It seems marijuana — at least for medical use — is sweeping the nation. More than 20 states and the District of Columbia have either legalized medical marijuana or decriminalized its possession, and in two states, Colorado and Washington, voters recently legalized its recreational use. The Denver Post even appointed a Marijuana editor.
The Pew Research Center, a nonpartisan think tank in Washington, D.C., found in September that, “For the first time in more than four decades of polling … a majority (52 percent) of Americans favor legalizing the use of marijuana.” In June, they found that nearly half of Americans had smoked marijuana, up from 40 percent three years ago — and 12 percent had done so recently.
Half of baby boomers now favor legalization. And 72 percent of Americans say it isn’t worth the federal government’s time and money to enforce federal laws against marijuana. Agreement on this last point breaches even the partisan divide. Rather, the division is between conservatives in both parties on one side, and moderates and liberals on the other.
But what about the Bible Belt — the Deep South? In 2010, CNBC found that “in most states legalization is not even on the horizon,” while some were “vehemently opposed.” Florida and Louisiana were the two most “cannabis nongratis” states. Florida has the toughest anti-marijuana laws. CNBC found its marijuana laws were only “getting tougher.”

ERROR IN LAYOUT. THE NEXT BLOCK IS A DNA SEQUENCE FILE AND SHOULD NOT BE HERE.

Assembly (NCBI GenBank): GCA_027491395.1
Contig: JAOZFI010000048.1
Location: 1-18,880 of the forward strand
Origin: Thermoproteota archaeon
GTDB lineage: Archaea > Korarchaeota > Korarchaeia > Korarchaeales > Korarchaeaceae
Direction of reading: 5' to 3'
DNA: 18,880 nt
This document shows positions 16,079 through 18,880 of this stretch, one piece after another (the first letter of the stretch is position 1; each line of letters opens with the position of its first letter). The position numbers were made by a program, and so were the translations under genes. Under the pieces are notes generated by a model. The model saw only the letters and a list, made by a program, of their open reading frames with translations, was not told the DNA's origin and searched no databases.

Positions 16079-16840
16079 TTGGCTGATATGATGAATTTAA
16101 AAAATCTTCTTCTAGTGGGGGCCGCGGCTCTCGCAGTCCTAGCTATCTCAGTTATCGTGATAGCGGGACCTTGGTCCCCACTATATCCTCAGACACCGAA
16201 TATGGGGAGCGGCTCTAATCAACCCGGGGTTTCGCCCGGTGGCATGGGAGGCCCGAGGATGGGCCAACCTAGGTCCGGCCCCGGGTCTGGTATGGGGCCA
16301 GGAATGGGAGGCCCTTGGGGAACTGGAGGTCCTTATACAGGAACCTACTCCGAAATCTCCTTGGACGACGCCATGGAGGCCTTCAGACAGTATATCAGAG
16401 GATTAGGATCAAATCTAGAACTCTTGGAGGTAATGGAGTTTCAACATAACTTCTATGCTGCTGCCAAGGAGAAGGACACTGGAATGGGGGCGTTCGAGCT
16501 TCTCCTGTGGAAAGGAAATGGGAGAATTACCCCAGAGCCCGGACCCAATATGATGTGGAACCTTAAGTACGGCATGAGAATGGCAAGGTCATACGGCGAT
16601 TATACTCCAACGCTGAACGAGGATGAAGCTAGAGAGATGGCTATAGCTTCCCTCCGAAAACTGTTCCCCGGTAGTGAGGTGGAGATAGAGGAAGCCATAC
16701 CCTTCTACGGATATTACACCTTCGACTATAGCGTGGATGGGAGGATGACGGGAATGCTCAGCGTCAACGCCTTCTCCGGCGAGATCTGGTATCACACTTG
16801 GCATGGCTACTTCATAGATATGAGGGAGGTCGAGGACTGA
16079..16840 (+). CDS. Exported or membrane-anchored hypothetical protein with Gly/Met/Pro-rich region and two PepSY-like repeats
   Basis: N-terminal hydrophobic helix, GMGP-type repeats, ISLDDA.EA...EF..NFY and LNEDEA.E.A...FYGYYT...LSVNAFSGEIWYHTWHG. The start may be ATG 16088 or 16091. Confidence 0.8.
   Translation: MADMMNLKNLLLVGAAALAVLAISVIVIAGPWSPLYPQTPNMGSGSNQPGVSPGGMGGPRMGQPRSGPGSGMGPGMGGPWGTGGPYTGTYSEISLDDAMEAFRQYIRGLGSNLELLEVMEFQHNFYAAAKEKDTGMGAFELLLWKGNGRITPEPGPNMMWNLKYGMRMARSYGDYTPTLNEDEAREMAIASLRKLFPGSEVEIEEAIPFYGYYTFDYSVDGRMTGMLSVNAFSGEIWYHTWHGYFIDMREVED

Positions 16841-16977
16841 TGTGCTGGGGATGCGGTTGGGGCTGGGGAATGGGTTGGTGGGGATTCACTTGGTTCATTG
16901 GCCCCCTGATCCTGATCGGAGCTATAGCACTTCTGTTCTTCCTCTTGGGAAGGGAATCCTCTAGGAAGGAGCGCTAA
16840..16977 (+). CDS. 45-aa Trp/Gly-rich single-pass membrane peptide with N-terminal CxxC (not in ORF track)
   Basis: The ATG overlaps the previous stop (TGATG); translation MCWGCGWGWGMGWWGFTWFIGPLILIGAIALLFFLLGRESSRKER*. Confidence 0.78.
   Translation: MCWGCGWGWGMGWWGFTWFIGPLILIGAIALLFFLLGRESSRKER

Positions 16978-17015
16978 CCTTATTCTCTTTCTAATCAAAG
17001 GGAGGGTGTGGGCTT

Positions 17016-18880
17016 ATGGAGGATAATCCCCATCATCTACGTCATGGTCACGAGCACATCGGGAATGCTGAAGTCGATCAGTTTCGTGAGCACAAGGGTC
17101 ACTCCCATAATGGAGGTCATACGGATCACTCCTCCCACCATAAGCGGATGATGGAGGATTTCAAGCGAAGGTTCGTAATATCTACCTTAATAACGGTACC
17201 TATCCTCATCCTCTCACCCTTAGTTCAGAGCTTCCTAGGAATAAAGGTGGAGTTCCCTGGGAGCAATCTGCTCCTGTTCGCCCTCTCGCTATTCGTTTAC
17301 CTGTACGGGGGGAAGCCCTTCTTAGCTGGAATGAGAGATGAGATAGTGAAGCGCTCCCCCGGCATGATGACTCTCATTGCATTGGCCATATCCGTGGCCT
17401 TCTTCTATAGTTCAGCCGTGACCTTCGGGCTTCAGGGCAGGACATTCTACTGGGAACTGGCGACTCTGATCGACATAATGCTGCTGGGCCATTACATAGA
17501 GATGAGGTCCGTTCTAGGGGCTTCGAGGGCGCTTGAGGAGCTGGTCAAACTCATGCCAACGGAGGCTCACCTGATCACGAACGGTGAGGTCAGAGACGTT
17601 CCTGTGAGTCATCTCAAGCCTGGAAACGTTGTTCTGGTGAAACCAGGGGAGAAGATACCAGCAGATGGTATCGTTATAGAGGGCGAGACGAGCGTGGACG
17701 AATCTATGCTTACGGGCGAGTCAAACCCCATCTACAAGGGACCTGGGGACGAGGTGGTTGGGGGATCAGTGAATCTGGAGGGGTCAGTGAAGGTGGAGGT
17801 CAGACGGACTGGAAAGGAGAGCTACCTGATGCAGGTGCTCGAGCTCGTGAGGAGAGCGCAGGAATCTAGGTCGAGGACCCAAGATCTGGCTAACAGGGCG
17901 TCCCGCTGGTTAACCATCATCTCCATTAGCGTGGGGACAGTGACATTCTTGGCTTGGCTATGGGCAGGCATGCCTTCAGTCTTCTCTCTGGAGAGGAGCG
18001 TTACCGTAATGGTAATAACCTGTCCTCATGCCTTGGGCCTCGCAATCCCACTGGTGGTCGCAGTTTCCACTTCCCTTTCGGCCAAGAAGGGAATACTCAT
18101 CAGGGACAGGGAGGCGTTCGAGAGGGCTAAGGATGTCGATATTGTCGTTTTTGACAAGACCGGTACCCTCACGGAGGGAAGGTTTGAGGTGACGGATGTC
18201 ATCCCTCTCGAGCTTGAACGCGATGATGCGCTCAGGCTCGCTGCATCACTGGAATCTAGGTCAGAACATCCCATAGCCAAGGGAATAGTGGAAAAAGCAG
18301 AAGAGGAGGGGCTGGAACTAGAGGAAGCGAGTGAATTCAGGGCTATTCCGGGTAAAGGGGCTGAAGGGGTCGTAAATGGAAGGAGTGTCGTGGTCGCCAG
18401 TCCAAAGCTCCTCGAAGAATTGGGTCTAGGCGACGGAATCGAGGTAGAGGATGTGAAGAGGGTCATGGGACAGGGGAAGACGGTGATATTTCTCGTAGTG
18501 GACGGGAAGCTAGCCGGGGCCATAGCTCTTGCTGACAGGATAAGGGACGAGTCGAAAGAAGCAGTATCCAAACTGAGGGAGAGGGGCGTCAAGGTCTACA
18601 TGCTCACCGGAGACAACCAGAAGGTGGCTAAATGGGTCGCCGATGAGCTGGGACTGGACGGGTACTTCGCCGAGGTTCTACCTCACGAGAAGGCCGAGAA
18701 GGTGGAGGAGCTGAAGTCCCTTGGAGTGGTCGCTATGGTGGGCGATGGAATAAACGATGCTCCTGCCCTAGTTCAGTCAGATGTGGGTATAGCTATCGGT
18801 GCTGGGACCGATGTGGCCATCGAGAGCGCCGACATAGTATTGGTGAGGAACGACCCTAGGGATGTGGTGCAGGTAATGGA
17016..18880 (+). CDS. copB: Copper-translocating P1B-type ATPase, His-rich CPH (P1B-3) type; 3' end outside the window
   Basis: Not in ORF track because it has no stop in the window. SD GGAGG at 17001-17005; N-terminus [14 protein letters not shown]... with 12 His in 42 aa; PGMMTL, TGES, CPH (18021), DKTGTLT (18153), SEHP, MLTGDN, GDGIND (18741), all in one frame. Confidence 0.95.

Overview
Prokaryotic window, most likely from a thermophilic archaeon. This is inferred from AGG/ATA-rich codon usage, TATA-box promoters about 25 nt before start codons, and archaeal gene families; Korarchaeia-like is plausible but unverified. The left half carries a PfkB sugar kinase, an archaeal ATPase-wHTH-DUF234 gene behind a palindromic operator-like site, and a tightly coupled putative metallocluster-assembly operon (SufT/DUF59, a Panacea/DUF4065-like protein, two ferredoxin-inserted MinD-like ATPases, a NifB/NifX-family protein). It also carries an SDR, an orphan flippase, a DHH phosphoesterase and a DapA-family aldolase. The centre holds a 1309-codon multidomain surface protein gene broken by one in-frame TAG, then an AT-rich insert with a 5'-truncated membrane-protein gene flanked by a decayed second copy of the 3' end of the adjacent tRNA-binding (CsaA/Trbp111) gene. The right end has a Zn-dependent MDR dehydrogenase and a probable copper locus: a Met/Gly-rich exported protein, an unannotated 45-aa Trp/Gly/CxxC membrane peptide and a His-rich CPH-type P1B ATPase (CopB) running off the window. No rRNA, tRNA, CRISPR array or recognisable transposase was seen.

Except that today, the reverse is true. Last month, the Florida Supreme Court approved the language for a constitutional amendment to legalize medical marijuana three days before citizens gathered enough signatures to place it on the November ballot. And NORML, a group working to reform marijuana laws, reports an American Civil Liberties Union poll found that 53 percent of Louisianans favor legalizing recreational marijuana. Support for legalizing marijuana “is blooming in the South,” it said.
CNN’s chief medical correspondent, Dr. Sanjay Gupta, made a public apology for an article he wrote for Time magazine in 2009, opposing legalizing pot. “I didn’t look hard enough,” he said, “until now.”
Dr. Gupta now finds compelling medical evidence that marijuana does have medical uses. And in some cases, marijuana is the only recourse.
In 1982, Georgia enacted the Medical Marijuana Necessities Act, (now called the Controlled Substances Therapeutic Research Program). It cited restrictive federal laws that impeded clinical trials for medical marijuana and “insufficient funding,” to properly explore medical marijuana. Now, like Dr. Gupta says, the evidence is in.
Donna Brazile is a senior Democratic strategist.